In the end, Dj’s are musicians. And musicians play on their own instruments. Festival and club promoters have been very lucky that 1 brand has dominated the professional DJ gear market, making superstar DJ riders virtually identical. There is no reason this should be like this and Denon DJ is locked on target to change this.
Pioneer DJ’ s incremental strategy
So Denon DJ has a difficult mission in front of them, and Pioneer DJ at the very least, some competition to look forward to. But how does a company behave with virtually no competition at all? Let’s explore a bit further.
By the time the CDJ-2000 came into the market in 2009, Pioneer DJ was firmly established as the industry standard in the DJ booth. This domination started essentially with the introduction of the first pro-grade CDJ back in 2001, the CDJ-1000, later known as the CDJ-1000MK1.
This was a direct hit with the DJ crowd, and with the rise of CD’s as a popular medium to carry music, Pioneer DJ started a domination of the professional DJ booth that has lasted until today. As you can surely see from the picture, the CDJ has evolved very little visually over the years. The CDJ-1000 looks very similar in layout and features to the latest CDJ-2000, even if a lot has changed under the hood.
Evolution of the CDJ-2000
This loyalty to the iconic CDJ layout becomes more apparent when putting the different incarnations of the CDJ-2000 next to each other:
Only a DJ can tell the difference between the CDJ-2000 launched in 2009 and the CDJ-2000nxs2 launched earlier this year.
This is done for various reasons, and a bit similar to the approach the Apple has had for over 10 years with their iPhone:
All those DJ’s expect familiarity in the DJ Booth, and if you start to shake things up too much, you risk confusing people and putting them off. I’m sure there must have been endless debates in the Pioneer DJ product team meetings about adding (or dropping) features, but ultimately, the choice has always been to evolve smoothly and avoid big, abrupt changes.
This has ensured that Pioneer DJ has kept their dominance in the DJ booth, but at the same time, their products start to lack features that DJs are more and more taking for granted these days, especially a new generation that is used to large touchscreens and, above all, velocity-sensitive performance pads. This becomes clear as an entry level Pioneer DJ controller for Rekordbox DJ (ex the Pioneer DJ DDJ-RR) can do things (sequencer, use of performance pads) that the CDJ-2000nxs2 struggles to do, or even do at all. But again, all that is marginal to the main strategy of never changing a winning design.
How will Pioneer DJ react?
Much like Apple competitors when they came out with the iPhone, there are a variety of ways Pioneer DJ can react to this:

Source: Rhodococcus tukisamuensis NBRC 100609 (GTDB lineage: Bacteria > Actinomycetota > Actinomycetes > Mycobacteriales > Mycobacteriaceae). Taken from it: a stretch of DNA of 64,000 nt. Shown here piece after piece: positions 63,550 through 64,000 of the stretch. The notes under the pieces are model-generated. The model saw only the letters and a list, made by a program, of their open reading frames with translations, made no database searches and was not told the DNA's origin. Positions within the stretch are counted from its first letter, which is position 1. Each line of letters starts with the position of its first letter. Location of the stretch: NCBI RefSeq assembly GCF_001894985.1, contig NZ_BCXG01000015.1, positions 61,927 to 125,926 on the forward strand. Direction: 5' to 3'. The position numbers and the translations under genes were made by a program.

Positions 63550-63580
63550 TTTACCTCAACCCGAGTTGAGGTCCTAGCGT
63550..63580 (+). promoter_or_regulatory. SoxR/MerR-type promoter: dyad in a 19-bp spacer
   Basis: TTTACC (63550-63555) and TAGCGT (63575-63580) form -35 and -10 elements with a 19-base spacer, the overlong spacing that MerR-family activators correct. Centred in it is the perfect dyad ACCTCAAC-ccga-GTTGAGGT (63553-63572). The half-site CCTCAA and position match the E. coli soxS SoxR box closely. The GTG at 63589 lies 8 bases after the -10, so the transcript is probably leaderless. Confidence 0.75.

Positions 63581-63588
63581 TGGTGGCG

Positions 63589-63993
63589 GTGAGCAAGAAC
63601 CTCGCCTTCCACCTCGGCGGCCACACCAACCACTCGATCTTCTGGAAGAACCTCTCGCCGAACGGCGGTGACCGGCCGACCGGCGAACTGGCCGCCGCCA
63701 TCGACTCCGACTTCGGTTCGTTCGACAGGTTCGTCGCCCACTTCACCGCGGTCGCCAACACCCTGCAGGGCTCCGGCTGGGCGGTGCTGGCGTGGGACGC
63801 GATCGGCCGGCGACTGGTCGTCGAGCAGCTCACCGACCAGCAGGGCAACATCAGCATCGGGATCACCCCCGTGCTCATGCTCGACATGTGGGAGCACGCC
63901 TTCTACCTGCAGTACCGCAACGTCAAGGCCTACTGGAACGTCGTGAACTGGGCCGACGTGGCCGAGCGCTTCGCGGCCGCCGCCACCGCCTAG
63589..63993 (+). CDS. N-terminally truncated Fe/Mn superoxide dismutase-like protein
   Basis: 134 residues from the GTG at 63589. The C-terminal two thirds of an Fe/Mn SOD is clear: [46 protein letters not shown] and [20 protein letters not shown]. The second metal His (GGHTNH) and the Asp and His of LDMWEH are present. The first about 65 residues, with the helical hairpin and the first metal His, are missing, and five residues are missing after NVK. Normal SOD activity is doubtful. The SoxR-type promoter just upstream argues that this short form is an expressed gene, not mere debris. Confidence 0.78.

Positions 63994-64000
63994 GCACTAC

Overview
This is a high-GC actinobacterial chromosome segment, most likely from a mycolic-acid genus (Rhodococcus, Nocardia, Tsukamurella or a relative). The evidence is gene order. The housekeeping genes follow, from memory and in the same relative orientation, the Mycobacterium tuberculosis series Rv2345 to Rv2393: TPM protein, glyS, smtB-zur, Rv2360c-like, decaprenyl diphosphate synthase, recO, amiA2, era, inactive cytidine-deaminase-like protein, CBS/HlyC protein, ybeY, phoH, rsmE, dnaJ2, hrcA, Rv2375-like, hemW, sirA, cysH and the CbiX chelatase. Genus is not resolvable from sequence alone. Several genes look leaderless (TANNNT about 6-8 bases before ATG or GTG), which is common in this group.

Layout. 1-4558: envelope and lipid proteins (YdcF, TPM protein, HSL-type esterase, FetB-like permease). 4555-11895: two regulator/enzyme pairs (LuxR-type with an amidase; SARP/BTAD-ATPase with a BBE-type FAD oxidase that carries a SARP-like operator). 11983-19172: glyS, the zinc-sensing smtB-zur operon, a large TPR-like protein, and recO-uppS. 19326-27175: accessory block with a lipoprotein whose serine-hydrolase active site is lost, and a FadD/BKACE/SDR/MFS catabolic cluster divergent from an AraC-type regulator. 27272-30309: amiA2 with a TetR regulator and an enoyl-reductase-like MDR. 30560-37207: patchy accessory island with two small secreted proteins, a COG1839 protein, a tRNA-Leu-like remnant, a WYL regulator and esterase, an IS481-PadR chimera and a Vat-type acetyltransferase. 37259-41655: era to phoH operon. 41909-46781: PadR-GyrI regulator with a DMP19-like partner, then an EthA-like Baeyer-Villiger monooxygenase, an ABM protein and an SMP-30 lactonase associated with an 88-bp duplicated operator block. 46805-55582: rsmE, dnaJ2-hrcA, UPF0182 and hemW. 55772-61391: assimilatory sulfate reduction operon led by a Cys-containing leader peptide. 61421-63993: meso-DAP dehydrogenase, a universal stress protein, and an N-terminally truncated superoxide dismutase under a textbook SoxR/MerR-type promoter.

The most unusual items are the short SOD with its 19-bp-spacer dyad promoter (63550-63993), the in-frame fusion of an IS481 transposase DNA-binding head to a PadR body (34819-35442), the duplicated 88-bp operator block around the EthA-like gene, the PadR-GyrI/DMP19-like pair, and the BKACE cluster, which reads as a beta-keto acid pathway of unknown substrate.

Option 1: Ignore the whole thing and wait for it to blow over, and then go back to slightly adapt the CDJ-2000nxs2 for the next 5 years. This is the way things have been for over 16 years, why change. Denon DJ has tried before and failed, and Pioneer DJ is synonymous with professional DJing. Nobody in their right mind would dare to abandon ship anyway.
That’s what Blackberry thought when the iPhone came along, and we all know how that ended don’t we… Now I’m not saying the SC5000 Prime is an as radical and above all as genius move in term of product innovation, but in the conservative world of Dj’s (as some think that any DJ not using two turntables and a mixer is not a DJ) it’s quite a bold and aggressive nonetheless.
Option 2: be slightly impressed, but since they saw it coming for a while now (the fact that Denon DJ was working on a new line of professional DJ gear wasn’t exactly a secret) they adjusted their roadmap accordingly and the final touches on the XDJ-2000 are being decided at this very moment, complete with enormous, high-res, full colour and multi-touch/multi-gesture screen, onboard track preparation and analysis with the embedded Rekordbox (DJ) engine, customisable center LCD on the jog wheel and 8 glorious performance pads to take full advantage of all of Rekordbox DJ’s features. Yes, that sounds like a clone of the SC5000, but then again, the SC5000 copies the CDJ design & ergonomics on many different points…
It might look something like this:
People will fall in love with the SC5000 for a while but everybody will forget about it if a player such as described above comes around in the next few months. And Denon DJ is back where they started.
And finally, option 3: panic. Call up all the customers, tell them that the next big thing is coming soon from Pioneer DJ that will put the SC5000 to shame (even it that is not true), threaten DJ’s that are about the make the switch… And then try to push out quickly something that hopefully kills the Denon DJ buzz.
I think option 2 is probably the way Pioneer DJ will react to all this and we might see the first signs of it already at Namm 2017, starting next week. And if that is the case, guess who wins? Indeed: the DJs. More options, more competition, more variation: it keeps everybody sharp, and it forces Pioneer DJ to probably speed up their product lifecycles a bit. Remember, the CDJ-2000 has remained very similar for over 7 years, in a market place that they need to compete against another big player that would never be the case, trust me.
I just can’t wait to see how this historical clash will turn out. What about you? Comment below!